However, I certainly do need to acknowledge the meat.  A “proprietary” blend of three different cuts of beef are exclusively ground by Philadelphia Meat Purveyor Exceptional Foods just for this burger.  I’d say LaFrieda should be watching their backs- they’ve got some serious competition!  The patty was cooked perfectly to create a nice, thin crust surrounding some seriously pink ground beef.  The grind is still recognizable- these guys are getting treated pretty gently on the grill, providing a nice crumble with each bite.  The meat was underseasoned, allowing the slightly sweet and seriously fluffy challah and salty, aged cheese to play recognizable supporting roles.

Overall, this was definitely a five-star burger.  I’d even go so far to put it amongst the ranks of the Supper burger.  With the ratings coming in, it’s currently scored at a 4.68- good enough for first place on the Leaderboard!

Steph has also announced our meeting place for next (this? Sandy has made this all so confusing) month– but we’ll let her tell you all about it!

September burger club meeting at Smokin’ Betty’s

Story and Photos by Julianne Huegel (of two eat philly)

I’ve missed the past few Burger Club meetings thanks to the brilliant decision to take a class this summer, so I knew I needed to make it this month! This month’s burger venue of choice was BBQ joint Smokin’ Betty’s (116 S. 11th Street), located directly across from Jefferson Hospital. I’ve been here several times for pretty average BBQ, salads, and sandwiches but had somehow never tried any of the burgers. For our meeting, Smokin’ Betty’s cordoned off a section of their upstairs dining room for us burger eaters, and even printed out special menus with our logo- so fancy! Contrary to what my photo depicts, there are five burger options at Smokin’ Betty’s- standard Angus, turkey, or veggie burgers plus a couple of spruced up, unique sandwiches.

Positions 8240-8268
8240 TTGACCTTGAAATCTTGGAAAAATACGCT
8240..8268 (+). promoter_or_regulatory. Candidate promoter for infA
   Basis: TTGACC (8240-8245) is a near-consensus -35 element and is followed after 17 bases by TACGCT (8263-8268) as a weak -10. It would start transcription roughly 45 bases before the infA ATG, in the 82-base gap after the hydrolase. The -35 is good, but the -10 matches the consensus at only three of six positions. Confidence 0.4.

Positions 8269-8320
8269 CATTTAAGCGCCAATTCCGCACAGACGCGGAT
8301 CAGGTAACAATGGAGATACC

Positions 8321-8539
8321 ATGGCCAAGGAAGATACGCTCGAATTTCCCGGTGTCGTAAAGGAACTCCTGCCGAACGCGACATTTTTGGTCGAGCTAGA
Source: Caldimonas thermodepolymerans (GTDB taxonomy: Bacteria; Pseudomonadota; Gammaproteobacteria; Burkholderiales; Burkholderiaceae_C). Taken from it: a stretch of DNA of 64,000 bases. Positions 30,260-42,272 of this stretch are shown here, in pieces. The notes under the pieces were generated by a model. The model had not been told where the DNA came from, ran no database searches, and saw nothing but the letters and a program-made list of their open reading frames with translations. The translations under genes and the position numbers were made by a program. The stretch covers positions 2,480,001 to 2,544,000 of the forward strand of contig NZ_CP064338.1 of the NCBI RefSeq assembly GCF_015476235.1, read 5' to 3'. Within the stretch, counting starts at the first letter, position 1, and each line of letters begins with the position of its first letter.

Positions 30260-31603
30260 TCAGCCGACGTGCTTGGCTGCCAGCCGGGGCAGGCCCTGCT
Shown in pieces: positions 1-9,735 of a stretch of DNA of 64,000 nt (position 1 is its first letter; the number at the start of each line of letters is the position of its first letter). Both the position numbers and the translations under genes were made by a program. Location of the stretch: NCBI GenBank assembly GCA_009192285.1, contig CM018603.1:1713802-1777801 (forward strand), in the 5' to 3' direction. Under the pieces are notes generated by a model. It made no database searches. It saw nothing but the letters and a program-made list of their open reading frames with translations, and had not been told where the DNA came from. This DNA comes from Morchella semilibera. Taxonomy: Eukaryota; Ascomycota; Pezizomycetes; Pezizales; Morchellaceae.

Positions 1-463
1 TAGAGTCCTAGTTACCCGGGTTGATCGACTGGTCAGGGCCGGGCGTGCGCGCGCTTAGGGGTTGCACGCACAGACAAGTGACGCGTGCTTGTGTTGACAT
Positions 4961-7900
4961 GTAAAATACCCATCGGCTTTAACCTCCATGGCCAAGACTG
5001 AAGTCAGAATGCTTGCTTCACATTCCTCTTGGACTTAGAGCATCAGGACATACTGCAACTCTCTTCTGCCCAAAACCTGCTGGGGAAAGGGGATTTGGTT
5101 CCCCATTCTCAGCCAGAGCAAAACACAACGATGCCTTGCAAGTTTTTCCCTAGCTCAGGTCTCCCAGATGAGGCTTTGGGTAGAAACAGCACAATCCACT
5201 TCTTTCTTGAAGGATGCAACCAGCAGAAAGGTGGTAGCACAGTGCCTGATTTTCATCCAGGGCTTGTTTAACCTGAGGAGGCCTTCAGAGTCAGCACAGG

Before my food arrived, I snapped a pic of Megan’s housemade veggie burger ($9.95), which I thought looked representative of a really well-formed meat-free patty- nothing too crumbly or wet. The patty appeared to include quinoa, carrots, lots of herbs, and possibly peas- a good mix of ingredients typically lends a more flavorful hand. Decorated with poblano relish, sprouts, and the requisite lettuce and tomato, the burger also comes with a side of decent hand-cut fries.